Barra Castle is a 17th century L plan tower house of three storeys and garret incorporating older work and altered and extended in the 18th century. It is one of the most attractive castles in Aberdeenshire. The buildings are arranged around three sides of a courtyard, the fourth side being enclosed by a wall in the centre of which is the entrance door atopped with three large ornamental vases. Barra was used as a farmhouse from around the mid 18th century and was restored by the Irvines in the 20th century. Family ownership can be traced back some 450 years. Sadly this is about to end. Although a fine house externally, the property is greatly enhanced by the furniture and possessions amassed over the centuries. They fit the property like a glove and it is difficult to imagine them being relocated without loss of integrity. Our host, Robert Bogdan, treated us to a fascinating insight into some of the family's more unusual artefacts such as The King of Tonga's trousers. These days such copious trousers are only available on prescription! An inventory of the contents would certainly be a fascinating record for future generations.
Chris Tabraham of Historic Scotland has edited the official guide book to Tolquhon Castle and the building is also well documented particularly by MacGibbon and Ross. Tolquhon also features extensively in Charles McKean's "The Scottish Chateau". A noble residence for over 500 years, Tolquhon was comprehensively rebuilt between 1584 and 1589, this being recorded on the façade, by the 7th Lord of Tolquhon, William Forbes. The 15th century tower house, was retained within the reconstruction. The gatehouse façade abutting the tower, designed to impress rather than to deter visitors, places the entrance door between two small circular towers in the form of a symmetrical chatelet with small statues, possibly of Forbes and his wife, and fanciful triple gun loops. The most attractive square corbelled projection above the private stair tower may well have contained a small library (Charles McKean).Integral with the main house and at first floor level was a long, narrow gallery. The gallery, apart from providing an area to hang family portraits, has an arched cupboard in the west wall where the Laird showed off his library (Chris Tabraham). Interpretation of old buildings is never clear cut! The demise of Tolquhon probably dates from the early 18th century when the 11th Lord was dislodged by Redcoats and the comprehensive preservation is now cared for by Historic Scotland.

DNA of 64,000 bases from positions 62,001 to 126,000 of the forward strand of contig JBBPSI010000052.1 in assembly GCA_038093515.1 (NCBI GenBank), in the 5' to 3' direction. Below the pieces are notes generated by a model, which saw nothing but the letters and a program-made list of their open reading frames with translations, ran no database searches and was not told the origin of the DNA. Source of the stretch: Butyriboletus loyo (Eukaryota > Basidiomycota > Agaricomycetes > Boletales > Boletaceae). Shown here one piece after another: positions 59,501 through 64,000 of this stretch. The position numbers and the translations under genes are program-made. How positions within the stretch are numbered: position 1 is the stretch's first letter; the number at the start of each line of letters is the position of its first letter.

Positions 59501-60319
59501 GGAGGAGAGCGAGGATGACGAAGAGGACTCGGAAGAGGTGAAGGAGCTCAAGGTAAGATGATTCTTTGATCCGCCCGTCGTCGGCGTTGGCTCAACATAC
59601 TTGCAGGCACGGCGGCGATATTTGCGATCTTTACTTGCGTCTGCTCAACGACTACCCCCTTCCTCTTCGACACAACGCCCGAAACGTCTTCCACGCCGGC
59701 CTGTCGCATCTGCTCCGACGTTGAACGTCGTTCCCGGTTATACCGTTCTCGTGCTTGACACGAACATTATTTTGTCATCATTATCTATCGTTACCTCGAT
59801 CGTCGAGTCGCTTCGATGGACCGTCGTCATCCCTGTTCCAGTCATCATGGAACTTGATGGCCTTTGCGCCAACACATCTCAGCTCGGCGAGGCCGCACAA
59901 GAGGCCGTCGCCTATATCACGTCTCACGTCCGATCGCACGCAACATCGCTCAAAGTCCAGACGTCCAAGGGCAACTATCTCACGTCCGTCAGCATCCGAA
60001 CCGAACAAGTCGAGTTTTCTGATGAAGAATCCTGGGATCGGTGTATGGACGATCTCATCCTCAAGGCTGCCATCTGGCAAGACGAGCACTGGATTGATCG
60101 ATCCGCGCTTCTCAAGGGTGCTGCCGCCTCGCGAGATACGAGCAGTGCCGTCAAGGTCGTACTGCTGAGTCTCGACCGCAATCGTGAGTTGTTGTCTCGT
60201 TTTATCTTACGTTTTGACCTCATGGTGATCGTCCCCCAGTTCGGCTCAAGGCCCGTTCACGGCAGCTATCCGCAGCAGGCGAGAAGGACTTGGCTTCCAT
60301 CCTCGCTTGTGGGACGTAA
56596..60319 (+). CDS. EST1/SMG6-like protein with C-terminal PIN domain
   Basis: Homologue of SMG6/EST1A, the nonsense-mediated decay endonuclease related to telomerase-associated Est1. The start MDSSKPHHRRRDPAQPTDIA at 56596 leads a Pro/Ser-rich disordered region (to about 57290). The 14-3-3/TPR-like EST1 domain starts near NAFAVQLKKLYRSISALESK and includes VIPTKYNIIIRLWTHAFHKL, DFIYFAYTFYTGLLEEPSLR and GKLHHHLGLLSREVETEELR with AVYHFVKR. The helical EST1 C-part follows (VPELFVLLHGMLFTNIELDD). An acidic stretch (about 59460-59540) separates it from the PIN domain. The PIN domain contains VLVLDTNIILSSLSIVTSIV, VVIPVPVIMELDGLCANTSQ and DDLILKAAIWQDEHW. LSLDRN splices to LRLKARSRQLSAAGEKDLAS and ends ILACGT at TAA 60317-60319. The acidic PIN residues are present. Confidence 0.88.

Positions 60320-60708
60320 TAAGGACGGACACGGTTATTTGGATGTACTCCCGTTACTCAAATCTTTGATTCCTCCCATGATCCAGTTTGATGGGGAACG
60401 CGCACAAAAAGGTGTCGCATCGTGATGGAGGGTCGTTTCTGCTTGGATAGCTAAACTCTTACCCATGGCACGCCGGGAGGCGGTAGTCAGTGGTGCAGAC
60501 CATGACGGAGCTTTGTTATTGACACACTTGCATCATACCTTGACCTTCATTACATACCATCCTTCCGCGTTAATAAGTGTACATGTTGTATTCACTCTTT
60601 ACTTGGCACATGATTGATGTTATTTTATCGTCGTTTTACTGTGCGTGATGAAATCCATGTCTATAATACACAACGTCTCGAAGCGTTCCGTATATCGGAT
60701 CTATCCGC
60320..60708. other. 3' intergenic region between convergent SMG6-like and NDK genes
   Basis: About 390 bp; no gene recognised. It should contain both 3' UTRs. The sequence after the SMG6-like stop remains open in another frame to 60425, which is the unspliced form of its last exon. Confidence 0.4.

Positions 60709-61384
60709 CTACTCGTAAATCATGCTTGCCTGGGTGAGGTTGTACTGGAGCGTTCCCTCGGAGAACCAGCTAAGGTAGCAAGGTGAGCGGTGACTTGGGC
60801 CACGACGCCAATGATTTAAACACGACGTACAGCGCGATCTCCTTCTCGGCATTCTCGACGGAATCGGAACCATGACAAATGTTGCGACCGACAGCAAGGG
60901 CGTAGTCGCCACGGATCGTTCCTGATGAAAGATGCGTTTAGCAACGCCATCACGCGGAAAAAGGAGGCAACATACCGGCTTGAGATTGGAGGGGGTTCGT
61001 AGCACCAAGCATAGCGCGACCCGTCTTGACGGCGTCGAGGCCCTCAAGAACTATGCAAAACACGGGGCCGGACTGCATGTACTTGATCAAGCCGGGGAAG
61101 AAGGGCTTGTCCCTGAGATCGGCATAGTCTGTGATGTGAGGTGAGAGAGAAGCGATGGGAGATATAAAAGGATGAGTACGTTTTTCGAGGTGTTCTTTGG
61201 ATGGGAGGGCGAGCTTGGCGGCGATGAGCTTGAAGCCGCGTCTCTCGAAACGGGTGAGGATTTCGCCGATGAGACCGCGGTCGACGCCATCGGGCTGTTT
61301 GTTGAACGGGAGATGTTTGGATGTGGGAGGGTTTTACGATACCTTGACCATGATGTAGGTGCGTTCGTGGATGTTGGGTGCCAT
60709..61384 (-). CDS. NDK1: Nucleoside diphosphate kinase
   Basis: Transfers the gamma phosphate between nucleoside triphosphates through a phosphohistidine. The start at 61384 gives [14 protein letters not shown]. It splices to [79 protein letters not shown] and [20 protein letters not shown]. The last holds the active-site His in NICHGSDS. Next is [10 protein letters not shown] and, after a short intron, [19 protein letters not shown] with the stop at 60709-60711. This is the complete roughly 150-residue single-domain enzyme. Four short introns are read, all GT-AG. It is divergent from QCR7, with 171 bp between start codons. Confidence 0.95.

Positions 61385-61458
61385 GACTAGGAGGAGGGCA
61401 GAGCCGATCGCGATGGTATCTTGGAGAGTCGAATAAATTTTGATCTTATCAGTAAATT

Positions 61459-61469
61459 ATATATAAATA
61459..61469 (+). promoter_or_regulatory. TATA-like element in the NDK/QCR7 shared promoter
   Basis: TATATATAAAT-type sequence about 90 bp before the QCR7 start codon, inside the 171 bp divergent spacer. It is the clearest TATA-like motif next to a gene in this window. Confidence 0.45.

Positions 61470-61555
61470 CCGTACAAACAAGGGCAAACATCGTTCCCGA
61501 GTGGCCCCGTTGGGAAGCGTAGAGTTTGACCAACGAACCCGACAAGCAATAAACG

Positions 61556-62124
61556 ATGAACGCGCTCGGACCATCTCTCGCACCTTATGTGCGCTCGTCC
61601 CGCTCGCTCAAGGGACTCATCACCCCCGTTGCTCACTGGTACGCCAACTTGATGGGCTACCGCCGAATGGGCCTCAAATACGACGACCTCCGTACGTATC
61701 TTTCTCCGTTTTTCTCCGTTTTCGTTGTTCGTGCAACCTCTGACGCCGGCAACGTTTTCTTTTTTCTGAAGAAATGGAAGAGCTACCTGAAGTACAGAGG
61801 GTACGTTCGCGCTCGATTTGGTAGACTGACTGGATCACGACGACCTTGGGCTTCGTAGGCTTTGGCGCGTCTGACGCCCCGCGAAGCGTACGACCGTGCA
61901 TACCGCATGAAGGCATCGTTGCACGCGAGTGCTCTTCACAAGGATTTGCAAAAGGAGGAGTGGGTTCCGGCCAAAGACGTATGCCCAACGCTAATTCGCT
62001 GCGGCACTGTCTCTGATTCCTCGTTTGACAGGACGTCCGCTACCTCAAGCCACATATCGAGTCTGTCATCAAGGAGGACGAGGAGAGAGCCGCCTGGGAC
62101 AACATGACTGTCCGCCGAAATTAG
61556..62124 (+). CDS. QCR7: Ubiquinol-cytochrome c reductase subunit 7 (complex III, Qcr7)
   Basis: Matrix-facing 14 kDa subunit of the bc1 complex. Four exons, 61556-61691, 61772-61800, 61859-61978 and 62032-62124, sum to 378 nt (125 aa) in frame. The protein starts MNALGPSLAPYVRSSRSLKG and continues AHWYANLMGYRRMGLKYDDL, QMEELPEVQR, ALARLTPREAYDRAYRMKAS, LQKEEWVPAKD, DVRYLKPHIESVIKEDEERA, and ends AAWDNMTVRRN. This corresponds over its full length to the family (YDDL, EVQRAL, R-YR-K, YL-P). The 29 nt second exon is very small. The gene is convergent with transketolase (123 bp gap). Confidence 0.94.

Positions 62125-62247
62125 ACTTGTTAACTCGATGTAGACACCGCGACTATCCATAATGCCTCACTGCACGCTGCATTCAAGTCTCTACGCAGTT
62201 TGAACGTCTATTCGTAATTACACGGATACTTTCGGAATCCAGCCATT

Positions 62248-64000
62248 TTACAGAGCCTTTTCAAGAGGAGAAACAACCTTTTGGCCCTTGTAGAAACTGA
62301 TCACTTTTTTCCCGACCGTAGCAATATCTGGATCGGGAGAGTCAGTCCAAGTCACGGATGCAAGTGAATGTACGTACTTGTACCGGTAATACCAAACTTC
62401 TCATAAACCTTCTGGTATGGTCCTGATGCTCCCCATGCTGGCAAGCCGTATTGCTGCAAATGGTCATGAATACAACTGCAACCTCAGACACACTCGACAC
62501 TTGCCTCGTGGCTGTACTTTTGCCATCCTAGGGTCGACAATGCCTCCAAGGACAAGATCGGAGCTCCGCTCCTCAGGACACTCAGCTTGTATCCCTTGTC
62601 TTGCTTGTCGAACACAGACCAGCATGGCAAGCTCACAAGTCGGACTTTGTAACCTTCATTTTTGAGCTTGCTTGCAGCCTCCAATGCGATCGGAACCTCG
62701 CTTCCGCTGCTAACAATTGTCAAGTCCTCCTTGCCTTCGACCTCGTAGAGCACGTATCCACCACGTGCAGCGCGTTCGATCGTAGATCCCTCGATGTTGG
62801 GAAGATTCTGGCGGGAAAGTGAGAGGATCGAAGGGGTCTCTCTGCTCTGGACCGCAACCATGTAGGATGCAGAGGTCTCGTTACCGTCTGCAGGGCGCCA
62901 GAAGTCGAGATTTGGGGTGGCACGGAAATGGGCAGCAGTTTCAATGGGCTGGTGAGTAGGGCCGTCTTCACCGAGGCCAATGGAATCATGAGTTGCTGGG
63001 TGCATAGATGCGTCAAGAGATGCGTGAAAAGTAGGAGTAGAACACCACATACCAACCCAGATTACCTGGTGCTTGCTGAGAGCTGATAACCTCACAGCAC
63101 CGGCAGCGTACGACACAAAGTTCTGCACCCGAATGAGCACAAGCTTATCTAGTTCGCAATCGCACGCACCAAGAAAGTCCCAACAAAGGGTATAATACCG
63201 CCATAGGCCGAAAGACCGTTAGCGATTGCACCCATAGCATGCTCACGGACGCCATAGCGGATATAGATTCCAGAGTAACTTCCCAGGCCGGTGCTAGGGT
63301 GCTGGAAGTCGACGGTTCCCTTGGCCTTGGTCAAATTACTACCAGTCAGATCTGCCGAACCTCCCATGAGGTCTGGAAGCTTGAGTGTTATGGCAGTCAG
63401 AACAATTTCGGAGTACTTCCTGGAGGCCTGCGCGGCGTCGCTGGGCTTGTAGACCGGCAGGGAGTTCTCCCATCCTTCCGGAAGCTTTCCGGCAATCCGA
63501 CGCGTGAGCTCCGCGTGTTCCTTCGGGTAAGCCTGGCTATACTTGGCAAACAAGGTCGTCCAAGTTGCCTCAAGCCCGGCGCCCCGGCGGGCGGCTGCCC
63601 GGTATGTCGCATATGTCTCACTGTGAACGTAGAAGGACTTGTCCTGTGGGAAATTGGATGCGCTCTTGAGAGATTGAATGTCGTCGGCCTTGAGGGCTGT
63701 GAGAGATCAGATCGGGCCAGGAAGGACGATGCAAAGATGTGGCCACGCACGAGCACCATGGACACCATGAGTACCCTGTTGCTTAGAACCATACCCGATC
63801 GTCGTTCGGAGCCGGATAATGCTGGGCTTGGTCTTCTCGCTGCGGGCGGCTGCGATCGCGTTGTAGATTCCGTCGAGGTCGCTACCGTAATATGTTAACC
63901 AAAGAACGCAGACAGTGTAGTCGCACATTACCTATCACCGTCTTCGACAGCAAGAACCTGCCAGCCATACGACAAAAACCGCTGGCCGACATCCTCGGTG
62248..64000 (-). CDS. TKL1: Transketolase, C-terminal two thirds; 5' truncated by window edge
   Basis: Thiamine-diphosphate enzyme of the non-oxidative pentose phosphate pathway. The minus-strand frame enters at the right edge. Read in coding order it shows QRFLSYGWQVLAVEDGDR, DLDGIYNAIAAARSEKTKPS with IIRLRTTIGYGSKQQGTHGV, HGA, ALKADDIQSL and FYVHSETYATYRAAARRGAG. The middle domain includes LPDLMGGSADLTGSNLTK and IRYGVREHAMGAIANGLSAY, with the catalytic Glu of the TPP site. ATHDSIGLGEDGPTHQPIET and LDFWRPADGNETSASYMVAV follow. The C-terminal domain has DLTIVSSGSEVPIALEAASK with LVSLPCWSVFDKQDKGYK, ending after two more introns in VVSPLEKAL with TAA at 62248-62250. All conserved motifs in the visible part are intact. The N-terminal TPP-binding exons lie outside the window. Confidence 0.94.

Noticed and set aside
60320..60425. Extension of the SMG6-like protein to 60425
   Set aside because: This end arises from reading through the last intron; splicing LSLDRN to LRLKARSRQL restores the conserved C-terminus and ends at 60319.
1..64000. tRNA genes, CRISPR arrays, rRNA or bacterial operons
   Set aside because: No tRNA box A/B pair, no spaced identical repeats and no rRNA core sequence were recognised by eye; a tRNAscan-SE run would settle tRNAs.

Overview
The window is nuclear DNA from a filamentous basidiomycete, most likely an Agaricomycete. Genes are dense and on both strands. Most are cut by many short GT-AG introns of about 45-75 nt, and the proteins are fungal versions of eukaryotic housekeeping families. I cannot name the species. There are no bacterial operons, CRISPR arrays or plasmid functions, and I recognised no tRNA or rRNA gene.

Balbithan is known as the last of the tower houses, the final fling of the fortified house tradition but probably built in the late 17th century. The building retains the ancient L form of plan with entrance and staircase in the re-entrant angle. There are angle turrets at each of the gables. It may well be that the south wing with its thick walling and guarderobes actually dates back to the 16th century. Our tour was hosted by John McMurtrie. His mother, Mary McMurtrie, acquired the property as a family house. For over 40 years she ran a nursery specialising in Alpines and old garden flowers and published a number of beautifully illustrated books including Scots Roses (1995) and Scottish Wildflowers (2001). She continued to paint until the last few weeks of her life which ended after a short illness in November 2003 at the age of 101. The walls of Balbithan are a fine backdrop for the work of this artist. Originally built by the Chalmers family, legend has it that due to a canon ball being fired from the Tower of Hallforrest and landing in the courtyard, they moved from Old Balbithan on the banks of the Don over a mile distant.
By the ruinous state of Hallforrest, could it be that the Chalmers family fired back?
The evening. Fortunately no AGM this time, although our council members did hold a brief meeting prior to dinner. The Strathburn Hotel catered admirably for all our needs and a most hospitable and entertaining evening was enjoyed by all.